In the Hands
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In a Perfectly Wounded Sky

Today’s recording is a composition of my own, which I see I play a bit faster than I did three years ago. I like the new version — I think the faster tempo in the middle sustains the structural momentum a bit better — but of course I may have changed my mind about that three years from now. That’s the fun of interpretation: it’s never done!

The title is based on my mishearing of a Tori Amos lyric (from Cruel). I generally go for titles that are evocative and somehow seem to fit, without actually having any clear meaning that listeners will try to impose on the piece — I want the title to be an opening into the music, not a box to stuff it in.

Another one of those “openings into the music” is the little epigraphs I often put at the end of the piece. I almost always choose both the quote and the title after writing the music, so they’re more a reflection on where I ended up than an explanation of what I was doing. The epigraph for this piece is a hokku by Masahide:

Now that my storehouse
has burned down, nothing
conceals the moon.

Music readers and visual aesthetes can follow along with the score.

In a Perfectly Wounded Sky

For those following along with the audio engineering side of things, I used a touch of a look-ahead limiter on this one (which I usually don’t do), because of the huge variance between the attacks on the harsher chords and the very quiet intervening sections. I also cranked the scaling on the Gain Shaper a hair higher than usual.

The opening chord of this piece was the starting point for Saturday’s recording, Lingle.



I like the Brahmsian aspects of this piece – the way you imply various meters without regard to barlines, as well as much of the voicing strikes me as perhaps influenced by your studies of Brahms. Your tempos do bring out a nice structural aspect of the piece, which for me is the repose of the (sort of) returning opening theme.

Nick Weininger

Kinda Shostakovich-y, too, in some way I can’t quite put my finger on. Very nice.

Nick Weininger

I loved the first few chords. Very evocative. Unfortunately, it quit after that and when I fiddled with it, it just went back to the beginning and played those very evocative first few chords again. I’d love to hear the rest of it, but I don’t know how. Sorry.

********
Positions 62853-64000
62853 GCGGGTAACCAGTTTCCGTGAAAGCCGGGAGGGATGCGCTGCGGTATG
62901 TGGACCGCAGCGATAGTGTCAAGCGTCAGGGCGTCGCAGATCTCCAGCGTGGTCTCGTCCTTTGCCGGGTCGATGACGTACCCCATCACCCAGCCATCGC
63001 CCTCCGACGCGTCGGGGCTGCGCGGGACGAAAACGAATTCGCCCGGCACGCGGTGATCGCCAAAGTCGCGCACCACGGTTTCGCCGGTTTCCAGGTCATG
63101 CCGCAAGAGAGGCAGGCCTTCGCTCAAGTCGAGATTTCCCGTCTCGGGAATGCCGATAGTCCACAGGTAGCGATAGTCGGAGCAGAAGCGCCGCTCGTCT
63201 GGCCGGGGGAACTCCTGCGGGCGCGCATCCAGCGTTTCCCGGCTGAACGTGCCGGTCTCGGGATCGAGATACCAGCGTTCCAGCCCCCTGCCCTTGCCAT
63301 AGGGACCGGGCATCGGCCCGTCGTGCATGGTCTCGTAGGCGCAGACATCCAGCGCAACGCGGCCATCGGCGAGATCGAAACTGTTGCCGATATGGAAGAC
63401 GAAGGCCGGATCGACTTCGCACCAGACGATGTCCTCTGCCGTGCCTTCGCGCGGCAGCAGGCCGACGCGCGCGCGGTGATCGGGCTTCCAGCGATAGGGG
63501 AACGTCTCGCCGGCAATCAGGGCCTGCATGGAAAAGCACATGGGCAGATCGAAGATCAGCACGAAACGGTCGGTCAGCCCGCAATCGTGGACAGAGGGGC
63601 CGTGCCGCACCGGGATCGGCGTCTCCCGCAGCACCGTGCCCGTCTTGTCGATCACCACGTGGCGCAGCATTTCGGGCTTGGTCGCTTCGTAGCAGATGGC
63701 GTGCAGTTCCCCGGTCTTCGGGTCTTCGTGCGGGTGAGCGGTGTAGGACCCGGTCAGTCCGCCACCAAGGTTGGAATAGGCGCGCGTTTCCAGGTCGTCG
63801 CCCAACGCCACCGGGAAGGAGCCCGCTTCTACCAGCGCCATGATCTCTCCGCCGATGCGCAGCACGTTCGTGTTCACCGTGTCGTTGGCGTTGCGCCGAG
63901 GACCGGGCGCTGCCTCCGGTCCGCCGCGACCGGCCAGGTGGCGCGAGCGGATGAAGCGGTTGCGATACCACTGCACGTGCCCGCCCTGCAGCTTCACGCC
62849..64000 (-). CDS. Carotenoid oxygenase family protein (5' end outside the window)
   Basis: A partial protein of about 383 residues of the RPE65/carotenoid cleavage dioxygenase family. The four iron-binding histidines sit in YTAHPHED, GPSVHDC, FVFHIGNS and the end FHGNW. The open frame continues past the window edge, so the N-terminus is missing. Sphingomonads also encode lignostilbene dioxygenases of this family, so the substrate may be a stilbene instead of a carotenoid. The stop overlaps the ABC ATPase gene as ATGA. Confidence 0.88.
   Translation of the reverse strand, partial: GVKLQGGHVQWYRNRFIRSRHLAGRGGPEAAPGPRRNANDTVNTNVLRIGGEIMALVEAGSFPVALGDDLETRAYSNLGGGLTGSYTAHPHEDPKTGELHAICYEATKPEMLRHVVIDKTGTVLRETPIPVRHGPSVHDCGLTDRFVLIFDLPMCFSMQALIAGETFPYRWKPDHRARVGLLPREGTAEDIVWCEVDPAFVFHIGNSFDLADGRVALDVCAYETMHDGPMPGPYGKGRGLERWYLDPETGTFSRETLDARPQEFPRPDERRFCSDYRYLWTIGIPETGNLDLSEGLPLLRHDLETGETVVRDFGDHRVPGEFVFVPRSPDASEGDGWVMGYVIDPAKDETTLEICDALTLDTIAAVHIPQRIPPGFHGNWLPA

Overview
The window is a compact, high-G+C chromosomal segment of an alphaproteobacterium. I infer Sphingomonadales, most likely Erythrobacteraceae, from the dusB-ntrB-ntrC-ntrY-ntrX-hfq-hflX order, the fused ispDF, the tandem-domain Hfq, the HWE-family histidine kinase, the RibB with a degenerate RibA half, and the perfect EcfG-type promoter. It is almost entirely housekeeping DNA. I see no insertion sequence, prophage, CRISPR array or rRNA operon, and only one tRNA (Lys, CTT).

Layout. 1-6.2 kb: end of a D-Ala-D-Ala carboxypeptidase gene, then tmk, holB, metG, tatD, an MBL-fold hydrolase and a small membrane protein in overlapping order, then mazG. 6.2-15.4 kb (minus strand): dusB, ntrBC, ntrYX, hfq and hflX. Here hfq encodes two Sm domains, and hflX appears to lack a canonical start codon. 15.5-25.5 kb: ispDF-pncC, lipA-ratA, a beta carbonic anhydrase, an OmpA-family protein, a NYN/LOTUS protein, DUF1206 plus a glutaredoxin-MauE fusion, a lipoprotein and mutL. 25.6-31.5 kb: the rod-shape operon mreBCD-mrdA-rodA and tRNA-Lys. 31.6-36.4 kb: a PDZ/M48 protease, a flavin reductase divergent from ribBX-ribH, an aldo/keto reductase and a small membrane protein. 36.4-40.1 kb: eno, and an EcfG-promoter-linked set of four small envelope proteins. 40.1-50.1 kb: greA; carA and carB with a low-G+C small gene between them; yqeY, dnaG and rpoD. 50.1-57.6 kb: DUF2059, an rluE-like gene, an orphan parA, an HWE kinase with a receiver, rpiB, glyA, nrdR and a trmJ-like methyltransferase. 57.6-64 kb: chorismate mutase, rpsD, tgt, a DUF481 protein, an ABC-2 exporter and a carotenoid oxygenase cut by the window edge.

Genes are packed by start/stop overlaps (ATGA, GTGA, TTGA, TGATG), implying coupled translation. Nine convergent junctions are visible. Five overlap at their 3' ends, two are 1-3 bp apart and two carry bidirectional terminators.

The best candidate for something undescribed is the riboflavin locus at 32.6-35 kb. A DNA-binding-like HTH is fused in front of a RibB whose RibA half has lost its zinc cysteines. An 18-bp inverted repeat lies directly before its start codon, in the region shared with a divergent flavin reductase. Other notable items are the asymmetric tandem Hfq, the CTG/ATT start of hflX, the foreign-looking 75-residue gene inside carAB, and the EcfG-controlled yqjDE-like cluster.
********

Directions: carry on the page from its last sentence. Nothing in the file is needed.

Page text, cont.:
The time signature on the score is an unusual one:
Andate grave

Snide comments to the side, it was helpful to me to follow the score. As you know, my musical knowledge limits me to the rough flow of the notes, occasionally recalibrated by abrupt changes in dynamics, full rests, etc. But even with those limitations, I saw aspects I had never heard – some of tghe complexity that had gone by my ears unheard was visible.


Oops! I’d fixed the typo in the tempo marking, and made some other revisions to the score, but forgot to repost the revised PDF.

Technical aside: if anybody out there figures out how to to make Sibelius generate PDF files that don’t have ridiculously slow-rendering, space-eating slurs and ties, let me know. I’m rendering my scores as bitmaps to get around the problem, which doesn’t make for the best PDF viewing experience….


” I want the title to be an opening into the music, not a box to stuff it in” is perfect. I like the pedal work in the last measures– like a series of steps down instead of a smooth slide.

Vladimir Orlt

The ‘hokku’ is a bit like Cat Stevens’ “Moonshadow”…

kathy mctavish

i love this piece … from the first utterance onward …

Bryan Donald-DeVoe Schumann

The sonic quality of the recording really showcases this piece. With headphones on it feels like head is floating inside the piano lid. Well done all around.


Very nice. Bright, in spite of its darker parts, sort of like the hokku you quote. I like it today too! Congrats.